2

Is there a name that is commonly used for functions that are only called in one other function?

(I'm not asking whether it's a good practice; I believe it can improve readability in some cases.)

Right now I'm commenting them as "local shorthand functions", but I'd like a more standardized name, if available.

Example:

function foo(){
  bar(x)
  bar(y)
  bar(z)
}

function bar(){
  ... // bar definition
}

bar() only being used, one to N times, in another single function foo().

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    If your language supports nested functions, you would call it an inner function. Otherwise I think "helper function" more or less covers it, but there is no guarantee it is only called from a single function. – JacquesB Jan 25 '17 at 11:08
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    I assume by "function" you mean either any subroutine (function or procedure), because you use a procedure in your example...? You've tagged this question with "functional programming" but I'm not sure that has anything to do with what you're asking. – Trixie Wolf Jan 25 '17 at 12:15
  • You're right Trixie; the question itself doesn't have much to do with functional programming, but I was implying that these kind of functions are more closely associated with functional programming than with OOP. Ironically I'm working with OOP, and the tag might have been misleading; I removed it now. – JoseHdez_2 Jan 25 '17 at 13:03
3

I would call it one of the following:

  • Helper Function
    • if it was some sort of small detail, like formatting a string correctly
  • The "bulk functionality"
    • if it was the bigger detail, like a search algorithm
  • Inner Function
    • If the definition was inside the other
  • Another function
    • Because that's what it is

I know some people who may say you are "delegating", but that can cause ambiguity due to the word already being used, as in the case of C# delegates. I'd personally stick with helper function.

That being said, this is essentially just an ordinary method, so do you really need to make the distinction? There's absolutely nothing wrong with abstracting out a method for a single use, in fact it's a good idea as you said! Just keep in mind you can't truly guarantee that a function will only ever be called in one place. One day that may not be true, code changes.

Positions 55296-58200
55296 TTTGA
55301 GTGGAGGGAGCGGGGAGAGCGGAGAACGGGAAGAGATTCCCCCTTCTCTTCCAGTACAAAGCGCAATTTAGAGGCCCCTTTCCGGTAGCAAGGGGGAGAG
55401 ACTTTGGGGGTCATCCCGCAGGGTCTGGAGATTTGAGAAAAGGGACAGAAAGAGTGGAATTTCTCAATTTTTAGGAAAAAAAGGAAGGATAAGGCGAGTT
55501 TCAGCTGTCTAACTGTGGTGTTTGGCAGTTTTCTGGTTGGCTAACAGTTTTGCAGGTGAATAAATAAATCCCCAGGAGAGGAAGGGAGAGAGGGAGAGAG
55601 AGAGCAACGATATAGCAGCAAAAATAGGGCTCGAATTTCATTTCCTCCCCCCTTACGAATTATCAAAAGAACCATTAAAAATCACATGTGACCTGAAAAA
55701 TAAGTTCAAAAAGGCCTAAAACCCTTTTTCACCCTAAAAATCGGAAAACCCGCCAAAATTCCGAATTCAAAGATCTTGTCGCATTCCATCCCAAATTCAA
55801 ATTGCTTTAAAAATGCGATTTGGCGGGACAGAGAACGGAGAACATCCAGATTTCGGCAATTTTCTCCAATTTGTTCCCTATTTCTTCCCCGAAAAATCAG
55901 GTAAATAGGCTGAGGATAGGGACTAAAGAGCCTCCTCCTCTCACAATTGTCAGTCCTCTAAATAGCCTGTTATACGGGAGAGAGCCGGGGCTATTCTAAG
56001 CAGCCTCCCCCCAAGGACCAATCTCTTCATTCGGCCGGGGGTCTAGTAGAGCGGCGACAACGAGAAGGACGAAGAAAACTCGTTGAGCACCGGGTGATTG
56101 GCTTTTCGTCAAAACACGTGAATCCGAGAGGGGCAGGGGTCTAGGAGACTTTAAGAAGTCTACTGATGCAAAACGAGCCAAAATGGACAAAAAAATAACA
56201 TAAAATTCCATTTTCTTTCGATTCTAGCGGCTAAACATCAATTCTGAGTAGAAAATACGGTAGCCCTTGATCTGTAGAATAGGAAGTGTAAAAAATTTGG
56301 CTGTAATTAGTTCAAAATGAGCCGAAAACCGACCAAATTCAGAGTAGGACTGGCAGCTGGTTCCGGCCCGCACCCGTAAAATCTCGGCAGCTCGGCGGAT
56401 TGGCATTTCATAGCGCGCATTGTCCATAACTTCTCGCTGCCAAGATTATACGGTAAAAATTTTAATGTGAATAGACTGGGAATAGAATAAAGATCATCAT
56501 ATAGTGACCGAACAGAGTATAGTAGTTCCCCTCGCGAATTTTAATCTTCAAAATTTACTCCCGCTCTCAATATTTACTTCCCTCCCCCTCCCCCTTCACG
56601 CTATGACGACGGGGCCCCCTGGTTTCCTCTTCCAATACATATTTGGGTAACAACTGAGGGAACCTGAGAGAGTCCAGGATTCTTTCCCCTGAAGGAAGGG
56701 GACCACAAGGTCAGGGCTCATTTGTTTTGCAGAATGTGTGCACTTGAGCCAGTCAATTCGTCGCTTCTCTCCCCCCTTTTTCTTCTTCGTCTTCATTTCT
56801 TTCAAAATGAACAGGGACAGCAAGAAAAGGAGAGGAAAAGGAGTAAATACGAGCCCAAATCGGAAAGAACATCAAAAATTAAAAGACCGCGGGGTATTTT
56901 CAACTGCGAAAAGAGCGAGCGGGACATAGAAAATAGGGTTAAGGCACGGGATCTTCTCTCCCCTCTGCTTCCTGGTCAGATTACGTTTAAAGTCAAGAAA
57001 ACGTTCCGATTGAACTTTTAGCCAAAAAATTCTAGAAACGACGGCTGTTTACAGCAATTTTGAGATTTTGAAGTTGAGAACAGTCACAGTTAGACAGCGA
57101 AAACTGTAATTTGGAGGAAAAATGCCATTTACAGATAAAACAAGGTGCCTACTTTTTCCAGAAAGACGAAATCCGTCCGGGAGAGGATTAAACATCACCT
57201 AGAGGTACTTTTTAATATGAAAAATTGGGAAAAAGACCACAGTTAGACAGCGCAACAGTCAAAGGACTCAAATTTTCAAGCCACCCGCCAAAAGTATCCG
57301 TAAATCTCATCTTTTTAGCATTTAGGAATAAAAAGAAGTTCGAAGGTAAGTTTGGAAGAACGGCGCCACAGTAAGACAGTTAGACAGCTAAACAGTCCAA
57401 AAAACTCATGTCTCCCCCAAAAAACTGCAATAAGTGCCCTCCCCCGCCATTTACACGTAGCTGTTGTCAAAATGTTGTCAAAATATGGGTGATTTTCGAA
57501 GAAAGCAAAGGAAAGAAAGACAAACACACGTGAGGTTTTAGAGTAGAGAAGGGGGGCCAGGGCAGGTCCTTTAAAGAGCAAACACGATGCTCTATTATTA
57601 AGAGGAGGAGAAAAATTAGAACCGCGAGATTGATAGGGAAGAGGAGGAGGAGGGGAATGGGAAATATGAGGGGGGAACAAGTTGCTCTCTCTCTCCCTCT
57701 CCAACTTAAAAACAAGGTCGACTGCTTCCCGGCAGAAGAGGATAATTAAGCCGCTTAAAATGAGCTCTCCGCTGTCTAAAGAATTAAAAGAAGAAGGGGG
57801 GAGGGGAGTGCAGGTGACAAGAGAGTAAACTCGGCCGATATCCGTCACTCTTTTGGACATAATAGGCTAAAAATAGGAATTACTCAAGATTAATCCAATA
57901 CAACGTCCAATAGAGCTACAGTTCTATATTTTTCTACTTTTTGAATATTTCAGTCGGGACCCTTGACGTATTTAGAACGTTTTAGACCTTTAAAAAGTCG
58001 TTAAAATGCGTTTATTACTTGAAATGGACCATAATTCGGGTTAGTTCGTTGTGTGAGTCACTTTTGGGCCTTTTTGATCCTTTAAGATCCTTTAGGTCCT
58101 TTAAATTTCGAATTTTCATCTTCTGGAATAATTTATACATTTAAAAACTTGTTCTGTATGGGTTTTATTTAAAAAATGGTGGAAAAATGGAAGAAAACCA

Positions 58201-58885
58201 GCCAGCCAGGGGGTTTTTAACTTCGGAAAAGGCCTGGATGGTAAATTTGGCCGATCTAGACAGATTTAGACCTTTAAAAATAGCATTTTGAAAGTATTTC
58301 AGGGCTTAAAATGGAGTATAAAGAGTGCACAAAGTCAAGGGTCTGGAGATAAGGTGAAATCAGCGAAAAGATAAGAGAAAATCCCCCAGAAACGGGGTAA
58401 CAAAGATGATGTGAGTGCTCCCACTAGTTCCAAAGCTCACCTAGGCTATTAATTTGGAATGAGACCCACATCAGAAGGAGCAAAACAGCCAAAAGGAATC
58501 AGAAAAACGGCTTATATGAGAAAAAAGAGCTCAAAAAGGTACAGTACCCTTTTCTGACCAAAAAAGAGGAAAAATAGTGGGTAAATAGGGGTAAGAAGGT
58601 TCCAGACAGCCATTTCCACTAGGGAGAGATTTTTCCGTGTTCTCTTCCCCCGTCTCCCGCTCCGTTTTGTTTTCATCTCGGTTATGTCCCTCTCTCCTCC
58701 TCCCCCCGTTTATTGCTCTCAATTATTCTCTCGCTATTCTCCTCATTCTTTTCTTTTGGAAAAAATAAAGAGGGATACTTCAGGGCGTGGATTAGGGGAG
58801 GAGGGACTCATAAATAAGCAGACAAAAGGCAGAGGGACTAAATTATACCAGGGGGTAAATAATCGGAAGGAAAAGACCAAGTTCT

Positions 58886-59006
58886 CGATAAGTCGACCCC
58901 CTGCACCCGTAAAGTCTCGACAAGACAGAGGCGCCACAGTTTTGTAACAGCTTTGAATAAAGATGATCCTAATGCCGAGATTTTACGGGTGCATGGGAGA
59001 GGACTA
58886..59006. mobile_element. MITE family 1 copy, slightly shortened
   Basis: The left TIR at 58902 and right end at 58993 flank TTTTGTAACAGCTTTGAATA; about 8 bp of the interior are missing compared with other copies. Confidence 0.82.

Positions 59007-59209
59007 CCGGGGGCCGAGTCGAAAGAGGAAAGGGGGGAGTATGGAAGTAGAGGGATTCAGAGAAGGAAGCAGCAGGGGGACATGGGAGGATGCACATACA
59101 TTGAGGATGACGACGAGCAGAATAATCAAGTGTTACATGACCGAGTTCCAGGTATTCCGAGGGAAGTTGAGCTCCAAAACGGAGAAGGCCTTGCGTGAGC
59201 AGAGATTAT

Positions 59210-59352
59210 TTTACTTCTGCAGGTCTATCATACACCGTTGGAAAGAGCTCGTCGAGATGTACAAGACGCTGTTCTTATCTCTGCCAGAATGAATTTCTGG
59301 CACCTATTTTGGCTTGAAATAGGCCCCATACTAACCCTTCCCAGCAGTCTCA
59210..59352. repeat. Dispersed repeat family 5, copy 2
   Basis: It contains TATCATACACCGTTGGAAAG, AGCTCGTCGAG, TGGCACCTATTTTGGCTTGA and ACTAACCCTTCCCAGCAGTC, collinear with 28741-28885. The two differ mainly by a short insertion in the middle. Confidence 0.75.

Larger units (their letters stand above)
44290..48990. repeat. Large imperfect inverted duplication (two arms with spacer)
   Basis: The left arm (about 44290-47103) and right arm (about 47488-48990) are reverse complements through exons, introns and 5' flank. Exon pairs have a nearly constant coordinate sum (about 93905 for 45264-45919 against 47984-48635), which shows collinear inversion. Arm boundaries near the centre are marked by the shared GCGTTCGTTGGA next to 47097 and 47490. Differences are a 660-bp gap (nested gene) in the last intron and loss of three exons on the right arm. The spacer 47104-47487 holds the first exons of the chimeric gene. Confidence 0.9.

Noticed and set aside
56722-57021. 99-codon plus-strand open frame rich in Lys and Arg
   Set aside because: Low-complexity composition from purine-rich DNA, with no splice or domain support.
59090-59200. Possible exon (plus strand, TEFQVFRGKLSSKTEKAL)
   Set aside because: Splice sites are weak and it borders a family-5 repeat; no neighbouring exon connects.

6

You're asking the wrong question.

Just as touching the ball only once when passing is the high art of soccer, storing each bit of information exactly once is the basic principle of good data representation... and performing every task only in one place is the high art of maintainable software. This means that writing a method that is called only in one other place should be the normal case.

To be sure, there is a place for methods that are called all over the place. For instance, a string-trimming method has many uses, and it makes sense to define it once and call it often. They're called utility methods.

But that is a special kind of method. The majority of methods should be dedicated one-purpose methods, and they shouldn't have a special name, because they're the normal kind of methods.

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    I didn't get the soccer reference, but everything else is spot on. :) – Chris Wohlert Jan 25 '17 at 12:02
  • But while in soccer everyone without the ball runs the most, the only part of your program that runs at any given time is the one with the ball. :-P – simbabque Jan 25 '17 at 13:15
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    I disagree a bit: I want my functions to be callable from more than one place in general. That's the principle of code reuse. If every function is only called just once, it's just chopped spaghetti code. – cmaster Jan 25 '17 at 14:02
  • I'm with cmaster on this one; I think I didn't clarify that I'm writing OOP and not functional programming: the tag I had added to this question was misleading. – JoseHdez_2 Jan 26 '17 at 12:08

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